### Abstract

8 research into Hungarian scaling of linear systems is that a given matrix typically has a range of 9 possible Hungarian scalings and direct or iterative solvers may behave quite differently under each of 10 these scalings. Since standard algorithms for computing Hungarian scalings return only one scaling, 11 it is natural to ask whether a superior performing scaling can be obtained by searching within the 12 set of all possible Hungarian scalings. To this end we propose a method for computing a Hungarian 13 scaling that is optimal from the point of view of a measure of diagonal dominance. Our method uses 14 max-balancing, which minimizes the largest off-diagonal entries in the scaled and permuted matrix.

15 Numerical experiments illustrate the increased diagonal dominance produced by max-balanced Hun-

16 garian scaling as well as the reduced need for row interchanges in Gaussian elimination with partial

17 pivoting and the improved stability of LU factorizations without pivoting. We additionally find that

18 applying the max-balancing scaling before computing incomplete LU preconditioners improves the 19 convergence rate of certain iterative methods. Our numerical experiments also show that the Hun-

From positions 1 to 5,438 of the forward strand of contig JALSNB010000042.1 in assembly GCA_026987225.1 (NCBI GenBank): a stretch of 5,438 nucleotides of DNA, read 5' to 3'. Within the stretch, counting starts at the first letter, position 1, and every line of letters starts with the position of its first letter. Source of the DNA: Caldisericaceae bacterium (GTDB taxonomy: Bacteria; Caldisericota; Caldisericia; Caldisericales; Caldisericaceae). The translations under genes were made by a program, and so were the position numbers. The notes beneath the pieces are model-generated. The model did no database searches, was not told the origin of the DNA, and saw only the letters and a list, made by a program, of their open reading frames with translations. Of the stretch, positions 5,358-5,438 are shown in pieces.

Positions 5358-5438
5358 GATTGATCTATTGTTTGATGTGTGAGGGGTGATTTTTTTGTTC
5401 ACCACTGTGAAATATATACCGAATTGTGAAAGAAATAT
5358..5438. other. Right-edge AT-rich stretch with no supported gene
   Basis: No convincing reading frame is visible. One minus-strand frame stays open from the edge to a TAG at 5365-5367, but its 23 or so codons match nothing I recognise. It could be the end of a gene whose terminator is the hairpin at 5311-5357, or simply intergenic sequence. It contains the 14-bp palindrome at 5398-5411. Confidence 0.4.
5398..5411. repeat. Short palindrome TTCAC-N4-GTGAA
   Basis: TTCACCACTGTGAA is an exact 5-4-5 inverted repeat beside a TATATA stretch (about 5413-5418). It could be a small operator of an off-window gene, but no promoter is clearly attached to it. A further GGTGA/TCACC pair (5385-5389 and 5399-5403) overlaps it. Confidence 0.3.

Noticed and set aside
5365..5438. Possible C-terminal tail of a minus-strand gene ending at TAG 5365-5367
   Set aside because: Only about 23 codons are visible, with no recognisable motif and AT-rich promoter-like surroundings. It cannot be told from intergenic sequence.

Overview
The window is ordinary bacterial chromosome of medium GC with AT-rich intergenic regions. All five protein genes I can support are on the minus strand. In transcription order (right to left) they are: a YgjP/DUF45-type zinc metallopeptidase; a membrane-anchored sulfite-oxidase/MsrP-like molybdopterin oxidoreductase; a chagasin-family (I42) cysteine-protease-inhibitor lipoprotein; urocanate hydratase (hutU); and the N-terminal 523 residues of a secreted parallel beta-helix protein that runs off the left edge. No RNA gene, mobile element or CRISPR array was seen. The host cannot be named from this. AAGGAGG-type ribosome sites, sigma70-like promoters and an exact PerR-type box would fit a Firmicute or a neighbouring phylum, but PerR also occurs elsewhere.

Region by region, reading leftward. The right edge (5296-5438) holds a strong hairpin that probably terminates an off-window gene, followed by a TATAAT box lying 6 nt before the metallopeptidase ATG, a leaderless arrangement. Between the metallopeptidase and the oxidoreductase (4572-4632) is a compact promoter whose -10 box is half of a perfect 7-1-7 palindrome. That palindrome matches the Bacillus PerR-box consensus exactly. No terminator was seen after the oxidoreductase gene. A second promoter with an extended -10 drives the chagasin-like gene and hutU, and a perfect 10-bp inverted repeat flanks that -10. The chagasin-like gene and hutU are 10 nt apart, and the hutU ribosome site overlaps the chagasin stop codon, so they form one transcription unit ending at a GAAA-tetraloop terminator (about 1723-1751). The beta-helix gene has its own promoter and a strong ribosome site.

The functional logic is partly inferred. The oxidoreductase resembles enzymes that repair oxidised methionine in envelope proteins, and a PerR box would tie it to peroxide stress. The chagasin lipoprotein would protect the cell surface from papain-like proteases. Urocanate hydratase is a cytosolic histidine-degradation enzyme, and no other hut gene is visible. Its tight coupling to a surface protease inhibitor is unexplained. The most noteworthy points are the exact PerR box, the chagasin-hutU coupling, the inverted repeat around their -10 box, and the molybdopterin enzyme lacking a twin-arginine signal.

20 garian scaling returned by the HSL code MC64 has performance very close to that of the optimal

21 max-balanced Hungarian scaling, which further supports the use of this code in practice.

Language | English |
---|---|

Pages | 320-346 |

Journal | SIAM Journal On Matrix Analysis and Applications (SIMAX) |

Volume | 40 |

Issue number | 1 |

Early online date | 26 Feb 2019 |

DOIs | |

Status | Published - 2019 |

### Cite this

*SIAM Journal On Matrix Analysis and Applications (SIMAX)*,

*40*(1), 320-346. https://doi.org/10.1137/15M1024871

**MAX-BALANCED HUNGARIAN SCALINGS.** / Hook, James; Pestana, Jennifer; Tisseur, Francoise; Hogg, Jonathan .

Research output: Contribution to journal › Article

*SIAM Journal On Matrix Analysis and Applications (SIMAX)*, vol. 40, no. 1, pp. 320-346. https://doi.org/10.1137/15M1024871

}

TY - JOUR

T1 - MAX-BALANCED HUNGARIAN SCALINGS

AU - Hook, James

AU - Pestana, Jennifer

AU - Tisseur, Francoise

AU - Hogg, Jonathan

PY - 2019

Y1 - 2019